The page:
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Mexico Car Insurance - Driving in Mexico

Border Mexican Insurance | Mexico Car InsuranceAre you looking for Mexico car insurance? Driving in Mexico can be a convenient way for U.S. and Canada residents to see the country. Many visitors cross the border in their own vehicles. But you will find the driving etiquette to be significantly different from that of U.S. and Canada.

When driving with Mexico car insurance it's a good idea to watch the behavior of the vehicles around you carefully - but don't necessarily follow their lead. If the vehicle ahead of you speeds through a stop sign without slowing - go ahead and stop anyway.

It's a good idea to drive at or below the speed limit, which will be shown (in most places) in the metric system. An easy conversion is that 100 km/h is approximately equal to 60 mph, so if you see 100 km/h posted, drive at around 55 mph (90 km/h). In the U.S. it's common to "push" the speed limits; in Mexico it's advisable to hold back a little. This will mean driving through some small towns at 15 mph (25 km/h).

Have a reliable road map with you. Your first stop in Mexico should be to pick up a map. When driving in Mexico, remember that a straight line is not always the best way from point A to point B. If you haven't driven in Mexico before, and especially if you are not very fluent in Spanish, stick to the toll roads.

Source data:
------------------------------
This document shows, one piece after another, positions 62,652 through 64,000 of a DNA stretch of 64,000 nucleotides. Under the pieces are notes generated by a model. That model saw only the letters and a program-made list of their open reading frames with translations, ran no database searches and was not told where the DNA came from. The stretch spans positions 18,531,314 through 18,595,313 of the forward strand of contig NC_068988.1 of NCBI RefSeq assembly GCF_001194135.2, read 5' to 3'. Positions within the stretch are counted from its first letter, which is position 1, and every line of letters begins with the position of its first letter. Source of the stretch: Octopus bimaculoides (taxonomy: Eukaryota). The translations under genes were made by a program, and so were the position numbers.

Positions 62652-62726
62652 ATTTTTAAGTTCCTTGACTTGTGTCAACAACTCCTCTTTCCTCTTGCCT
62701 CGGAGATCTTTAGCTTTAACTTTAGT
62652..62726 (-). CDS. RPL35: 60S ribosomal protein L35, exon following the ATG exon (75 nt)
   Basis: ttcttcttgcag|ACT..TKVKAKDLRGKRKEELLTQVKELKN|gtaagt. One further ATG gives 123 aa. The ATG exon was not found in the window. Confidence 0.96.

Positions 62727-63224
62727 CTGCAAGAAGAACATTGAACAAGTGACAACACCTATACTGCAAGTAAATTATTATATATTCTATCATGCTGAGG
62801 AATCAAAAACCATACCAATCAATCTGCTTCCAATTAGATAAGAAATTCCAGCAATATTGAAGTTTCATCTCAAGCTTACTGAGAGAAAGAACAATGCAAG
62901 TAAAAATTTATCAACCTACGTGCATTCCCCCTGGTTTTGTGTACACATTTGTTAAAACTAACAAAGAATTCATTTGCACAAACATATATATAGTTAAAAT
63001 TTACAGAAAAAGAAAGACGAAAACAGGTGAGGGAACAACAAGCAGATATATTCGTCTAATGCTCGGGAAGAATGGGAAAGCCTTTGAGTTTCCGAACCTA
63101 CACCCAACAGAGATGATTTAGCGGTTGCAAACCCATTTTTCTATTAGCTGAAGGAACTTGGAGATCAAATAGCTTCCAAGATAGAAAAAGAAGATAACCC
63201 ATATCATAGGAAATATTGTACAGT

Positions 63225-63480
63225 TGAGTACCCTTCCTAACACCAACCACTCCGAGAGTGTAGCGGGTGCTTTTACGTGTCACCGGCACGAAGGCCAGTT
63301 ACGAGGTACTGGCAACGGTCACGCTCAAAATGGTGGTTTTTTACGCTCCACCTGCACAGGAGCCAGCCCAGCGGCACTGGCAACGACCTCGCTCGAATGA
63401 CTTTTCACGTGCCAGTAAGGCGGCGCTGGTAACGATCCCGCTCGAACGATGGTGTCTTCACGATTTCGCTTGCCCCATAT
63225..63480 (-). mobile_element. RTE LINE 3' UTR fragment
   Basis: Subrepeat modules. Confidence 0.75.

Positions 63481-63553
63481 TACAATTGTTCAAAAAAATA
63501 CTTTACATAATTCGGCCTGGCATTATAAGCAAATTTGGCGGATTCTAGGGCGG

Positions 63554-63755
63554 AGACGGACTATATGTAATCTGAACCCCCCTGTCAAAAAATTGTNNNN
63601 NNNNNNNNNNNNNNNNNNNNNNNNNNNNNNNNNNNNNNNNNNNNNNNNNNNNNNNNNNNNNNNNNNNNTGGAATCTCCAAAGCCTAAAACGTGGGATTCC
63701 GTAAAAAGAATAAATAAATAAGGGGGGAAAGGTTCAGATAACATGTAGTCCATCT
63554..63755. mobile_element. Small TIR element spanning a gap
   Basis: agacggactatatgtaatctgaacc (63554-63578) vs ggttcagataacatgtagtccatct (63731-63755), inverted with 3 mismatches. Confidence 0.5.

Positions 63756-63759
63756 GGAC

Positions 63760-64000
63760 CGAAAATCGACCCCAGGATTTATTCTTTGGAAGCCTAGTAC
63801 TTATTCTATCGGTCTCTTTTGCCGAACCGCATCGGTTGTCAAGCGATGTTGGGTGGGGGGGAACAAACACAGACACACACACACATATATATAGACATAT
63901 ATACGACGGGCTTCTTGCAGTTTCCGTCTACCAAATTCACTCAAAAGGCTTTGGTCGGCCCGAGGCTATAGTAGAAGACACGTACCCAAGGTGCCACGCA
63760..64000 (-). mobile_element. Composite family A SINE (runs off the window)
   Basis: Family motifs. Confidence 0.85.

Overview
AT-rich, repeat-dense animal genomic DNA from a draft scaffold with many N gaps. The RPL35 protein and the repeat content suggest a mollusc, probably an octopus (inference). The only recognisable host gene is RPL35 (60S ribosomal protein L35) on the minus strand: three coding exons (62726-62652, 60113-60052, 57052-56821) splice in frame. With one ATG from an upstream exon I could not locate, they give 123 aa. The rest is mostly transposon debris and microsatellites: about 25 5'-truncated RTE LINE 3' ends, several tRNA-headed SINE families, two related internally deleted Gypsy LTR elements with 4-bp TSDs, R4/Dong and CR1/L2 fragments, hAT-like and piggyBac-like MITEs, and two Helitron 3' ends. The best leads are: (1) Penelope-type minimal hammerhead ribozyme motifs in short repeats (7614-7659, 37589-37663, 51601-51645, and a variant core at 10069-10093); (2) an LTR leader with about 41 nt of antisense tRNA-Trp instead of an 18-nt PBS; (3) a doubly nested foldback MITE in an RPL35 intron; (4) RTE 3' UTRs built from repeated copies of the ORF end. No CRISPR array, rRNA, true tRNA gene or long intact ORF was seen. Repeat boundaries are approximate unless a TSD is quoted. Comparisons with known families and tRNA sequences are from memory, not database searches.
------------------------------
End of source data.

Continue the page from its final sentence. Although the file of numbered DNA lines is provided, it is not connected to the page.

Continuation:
Much of Mexico is covered by modern toll roads, most of these are privately owned. They are generally much faster than the toll-free roads, if the latter run parallel, as the toll-free roads will slow considerably as they pass through small towns and villages.

Using toll roads when driving in Mexico is quite expensive: the tolls range from about 25 to 150 Mexican pesos (approximately 2.50 to 15 American Dollars) for passenger cars, depending on the section of highway. If you are planning on making a long drive on toll roads, make sure you have plenty of Mexican pesos with you. U.S. dollars and credit cards are NOT accepted on many toll roads, though they may be accepted in some heavily-touristic areas. The price goes up only if you're in an RV or towing. Also, there can be several toll-booths between cities.

A plus for toll roads is that there are clean bathrooms and snack shops at most toll booths. It's a good opportunity to stretch your legs a bit, have a bite to eat, or visit the restroom before continuing on your way.

Once you get off the main highways, it's common to find potholes, drop-offs, dirt roads, and other hazards. The Mexicans brave these in standard passenger cars, but you'll probably be more comfortable in a higher-clearance vehicle such as an SUV, especially if you plan to visit hot springs, beaches, camping areas, or other off-the-beaten-path locations.

For more information on Mexico car insurance contact us today!

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